pizza scooby doo

(GIF: Giphy)

One of the biggest perks (perhaps THE biggest perk) of my job as an editor here at The Gloss is that I get to attend New York Fashion Week. Getting to see designers unveil their new collections and marveling at all of the things that I’d never be able to pull off in real life has been a dream of mine ever since high school, back when it was actually still possible to sneak into the tents at Bryant Park and Lincoln Center (not that I ever actually did that, if the NYFW police, or the real police, for that matter, are reading this). The idea that someone like me would have an official invitation, with my name printed on it and everything, to shows put on by Betsey Johnson, Lauren Conrad, and Vivienne Tam is kind of beyond my comprehension. In short, I love it.

(Related: Lady Gaga’s Stylist, Brandon Maxwell, Launched His First NYFW Collection, And It’s Very Un-Lady Gaga)

But this column isn’t about how much I genuinely enjoy NYFW. I mean, I could talk about it for hours, but I’m pretty sure you’d all get bored and leave after the first paragraph, which wouldn’t stop me talking, but I’m nothing if not aware of how people may or may not react to my articles. And since this column is primarily about health and fitness, I’m obviously not going to spend my time talking about all the pretty clothes.

Let me set the scene: I’m sitting in my sixth row seat at one of the main shows at the new Moynihan Station stages on 33rd Street (RIP Lincoln Center). The show starts, and I’m obviously enthralled. How could you not be, when you’re basically being pulsated out of your seat by the aggressive amount of bass that the DJs always like to use at these shows? The collection passes by, I’ve done all the celebrity- and people-watching I could possibly do in a 45-minute span of time, I’ve made mental notes of all the pieces I want to try to get my hands on in time for spring, and then it hits me: I can’t wear these clothes, not because the world isn’t a runway, but because I’m not a runway model.

falling model

Me on a runway, probably.

(GIF: Pure Trend)

Considering the amount of time I spend thinking about chicken nuggets, this shouldn’t come as a surprise to anyone. I listed my size and my height in the very first piece I did for this column, and, I don’t want to shock you, but I’m pretty sure most designers aren’t trying to cast size 6/8, 5’5″ women in their runway shows. And while I’ve made it a point lately to not let the way that other people look affect my own self-image, it’s hard to do when the whole point of fashion week is to try to imagine yourself in the clothes that these women, who are, essentially, human clothing hangers, are pulling off with ease.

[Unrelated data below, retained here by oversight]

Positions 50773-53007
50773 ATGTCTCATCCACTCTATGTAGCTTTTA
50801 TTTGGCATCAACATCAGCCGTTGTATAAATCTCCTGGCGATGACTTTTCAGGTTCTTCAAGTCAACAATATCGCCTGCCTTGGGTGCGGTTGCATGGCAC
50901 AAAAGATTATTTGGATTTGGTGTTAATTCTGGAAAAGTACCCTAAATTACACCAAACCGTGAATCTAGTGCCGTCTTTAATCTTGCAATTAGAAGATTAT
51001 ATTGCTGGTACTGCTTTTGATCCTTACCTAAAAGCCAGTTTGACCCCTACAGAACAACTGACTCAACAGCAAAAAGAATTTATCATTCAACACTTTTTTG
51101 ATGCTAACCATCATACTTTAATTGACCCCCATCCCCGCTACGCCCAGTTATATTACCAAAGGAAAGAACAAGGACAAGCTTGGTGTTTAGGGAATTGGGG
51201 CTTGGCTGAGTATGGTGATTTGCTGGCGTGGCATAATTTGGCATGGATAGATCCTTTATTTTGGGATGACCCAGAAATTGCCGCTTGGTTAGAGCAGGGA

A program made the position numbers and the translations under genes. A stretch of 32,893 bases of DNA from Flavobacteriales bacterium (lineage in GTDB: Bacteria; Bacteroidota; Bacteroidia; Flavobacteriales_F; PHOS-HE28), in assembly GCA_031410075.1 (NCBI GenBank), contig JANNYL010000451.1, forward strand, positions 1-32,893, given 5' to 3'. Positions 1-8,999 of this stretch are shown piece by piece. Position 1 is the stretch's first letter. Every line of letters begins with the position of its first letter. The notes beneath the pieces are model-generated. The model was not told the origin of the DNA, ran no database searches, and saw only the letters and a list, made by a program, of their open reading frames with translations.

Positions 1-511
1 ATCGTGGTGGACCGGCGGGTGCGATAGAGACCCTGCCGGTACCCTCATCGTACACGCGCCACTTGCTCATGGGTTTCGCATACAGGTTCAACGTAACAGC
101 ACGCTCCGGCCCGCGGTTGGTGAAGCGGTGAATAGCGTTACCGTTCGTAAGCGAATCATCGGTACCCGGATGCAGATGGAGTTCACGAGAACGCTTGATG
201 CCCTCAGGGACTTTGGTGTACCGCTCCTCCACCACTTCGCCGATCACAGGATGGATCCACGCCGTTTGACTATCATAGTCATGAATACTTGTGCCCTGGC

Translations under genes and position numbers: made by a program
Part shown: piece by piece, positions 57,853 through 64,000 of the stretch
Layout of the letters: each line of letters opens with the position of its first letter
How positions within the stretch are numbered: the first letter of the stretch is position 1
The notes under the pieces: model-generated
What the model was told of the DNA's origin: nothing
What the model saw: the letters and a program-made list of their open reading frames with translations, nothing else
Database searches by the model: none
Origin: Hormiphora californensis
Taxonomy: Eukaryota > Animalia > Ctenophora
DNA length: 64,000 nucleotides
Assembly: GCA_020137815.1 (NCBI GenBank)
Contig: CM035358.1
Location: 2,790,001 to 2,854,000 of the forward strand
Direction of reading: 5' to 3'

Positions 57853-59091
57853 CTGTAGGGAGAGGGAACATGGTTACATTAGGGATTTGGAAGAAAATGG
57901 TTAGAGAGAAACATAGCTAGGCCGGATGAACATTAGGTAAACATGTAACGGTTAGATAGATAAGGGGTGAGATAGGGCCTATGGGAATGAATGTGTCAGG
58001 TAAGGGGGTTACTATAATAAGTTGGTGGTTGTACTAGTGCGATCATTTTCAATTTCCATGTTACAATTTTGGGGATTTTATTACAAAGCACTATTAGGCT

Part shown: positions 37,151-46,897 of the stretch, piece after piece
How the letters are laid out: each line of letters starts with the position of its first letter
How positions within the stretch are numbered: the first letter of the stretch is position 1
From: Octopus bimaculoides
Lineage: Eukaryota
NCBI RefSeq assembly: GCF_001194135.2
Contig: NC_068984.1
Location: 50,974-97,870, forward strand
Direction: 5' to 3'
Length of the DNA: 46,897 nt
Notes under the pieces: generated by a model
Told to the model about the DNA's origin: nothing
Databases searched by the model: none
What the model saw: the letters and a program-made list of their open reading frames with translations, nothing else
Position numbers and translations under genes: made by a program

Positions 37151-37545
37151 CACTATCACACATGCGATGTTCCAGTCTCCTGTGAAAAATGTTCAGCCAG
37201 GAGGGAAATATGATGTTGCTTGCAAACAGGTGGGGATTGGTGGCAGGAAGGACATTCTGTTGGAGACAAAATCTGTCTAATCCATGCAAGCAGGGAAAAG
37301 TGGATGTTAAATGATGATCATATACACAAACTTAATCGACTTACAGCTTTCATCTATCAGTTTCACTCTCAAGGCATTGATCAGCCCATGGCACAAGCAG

The thing is, though, seeing how thin these models are doesn’t make me want to go to the gym any more, it doesn’t make me want to diet, and it doesn’t make me strive to be as skinny as they are. If anything, it drives me to at a lot more than usual, and honestly, I don’t know why. I like to think that, every time I eat another burger during NYFW, a model out there does it, too, but honestly, it probably subconsciously has to do with me feeling sad that I won’t be able to pull of that gorgeous Christian Siriano jumpsuit as well as the models and the slim celebrities in the front row. Basically, it’s a mini pity party, and the only attendees are me and all of the Pringles that come in the can.

(Related: The Best Part Of NYFW Is This Model With Down Syndrome Making Her Runway Debut)

At the same time, though, I’m not really complaining about the nature of the fashion industry. I understand that designers choose tall, thin models to present their collections because, as I said before, it’s the closest they can get to using living, breathing shop mannequins and hangers. Thin models serve to present the clothes without the “distractions” of curves or any sort of womanly figure. And, while the fact that those can even be perceived as unwanted distractions in the fashion industry is disturbing and just inherently wrong, I understand that there’s a time and place where such an emphasis on thinness is acceptable. And when it’s not, or when we’ve decided that enough is enough and that it’s high time to celebrate the fact that women don’t just come in a size 0, there are amazing campaigns like Lane Bryant‘s #PlusIsEqual, model Shaun Ross‘s #InMySkinIWin, and SmartGlamour, a company that serves to empower women of all shapes and sizes.

Because here’s the thing: Unlike Photoshopped ads or celebrity interviews wherein they claim that they “do nothing” to lose weight except for drink a lot of water and be famous, NYFW, at least in my opinion, isn’t here to make you feel bad if you don’t have a body like runway model’s. I mean, sure, it’s not an awesome feeling to look at a Karlie Kloss or a Gigi Hadid and realize that you probably won’t ever be able to look as awesome as they do in normal street clothes, but, frankly, fashion week is about the clothes, not the models. If you’ve let the size of the models get to you, maybe you’re not ready to go to NYFW, since the real purpose of being there is to, first and foremost, appreciate the collections, many of which will be available in your size come spring. 

Who knows how I’ll feel come February, though. Maybe I’ll have lost or gained a ton of weight by then, and I’ll be singing a different tune. But, for now, I’m just glad that the stampede of stilettos is over with, I can’t wait to try out all the crazy NYFW beauty trends IRL, and I’m still going to stuff my face with pizza at least once a week. And that’s just the way the cookie crumbles.

…And now I want cookies. Damn you, NYFW.